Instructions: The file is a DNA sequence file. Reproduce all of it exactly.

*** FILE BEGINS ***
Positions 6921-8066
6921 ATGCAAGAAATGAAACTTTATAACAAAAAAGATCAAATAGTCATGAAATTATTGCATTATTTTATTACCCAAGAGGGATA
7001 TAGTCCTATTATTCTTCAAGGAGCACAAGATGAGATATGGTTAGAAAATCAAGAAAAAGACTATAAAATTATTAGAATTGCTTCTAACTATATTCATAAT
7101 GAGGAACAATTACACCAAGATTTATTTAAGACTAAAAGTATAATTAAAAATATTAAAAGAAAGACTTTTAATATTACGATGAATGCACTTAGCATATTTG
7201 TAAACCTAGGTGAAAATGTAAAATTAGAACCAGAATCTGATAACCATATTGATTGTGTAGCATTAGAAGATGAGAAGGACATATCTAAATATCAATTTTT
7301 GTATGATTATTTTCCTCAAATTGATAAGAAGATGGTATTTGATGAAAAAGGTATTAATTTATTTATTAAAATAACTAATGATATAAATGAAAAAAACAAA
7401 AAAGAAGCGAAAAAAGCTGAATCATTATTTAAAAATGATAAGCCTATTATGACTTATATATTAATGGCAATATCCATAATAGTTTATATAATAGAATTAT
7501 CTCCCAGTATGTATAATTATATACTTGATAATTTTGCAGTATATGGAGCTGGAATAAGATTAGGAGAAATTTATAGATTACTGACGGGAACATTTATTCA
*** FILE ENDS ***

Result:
Positions 6921-8066
6921 ATGCAAGAAATGAAACTTTATAACAAAAAAGATCAAATAGTCATGAAATTATTGCATTATTTTATTACCCAAGAGGGATA
7001 TAGTCCTATTATTCTTCAAGGAGCACAAGATGAGATATGGTTAGAAAATCAAGAAAAAGACTATAAAATTATTAGAATTGCTTCTAACTATATTCATAAT
7101 GAGGAACAATTACACCAAGATTTATTTAAGACTAAAAGTATAATTAAAAATATTAAAAGAAAGACTTTTAATATTACGATGAATGCACTTAGCATATTTG
7201 TAAACCTAGGTGAAAATGTAAAATTAGAACCAGAATCTGATAACCATATTGATTGTGTAGCATTAGAAGATGAGAAGGACATATCTAAATATCAATTTTT
7301 GTATGATTATTTTCCTCAAATTGATAAGAAGATGGTATTTGATGAAAAAGGTATTAATTTATTTATTAAAATAACTAATGATATAAATGAAAAAAACAAA
7401 AAAGAAGCGAAAAAAGCTGAATCATTATTTAAAAATGATAAGCCTATTATGACTTATATATTAATGGCAATATCCATAATAGTTTATATAATAGAATTAT
7501 CTCCCAGTATGTATAATTATATACTTGATAATTTTGCAGTATATGGAGCTGGAATAAGATTAGGAGAAATTTATAGATTACTGACGGGAACATTTATTCA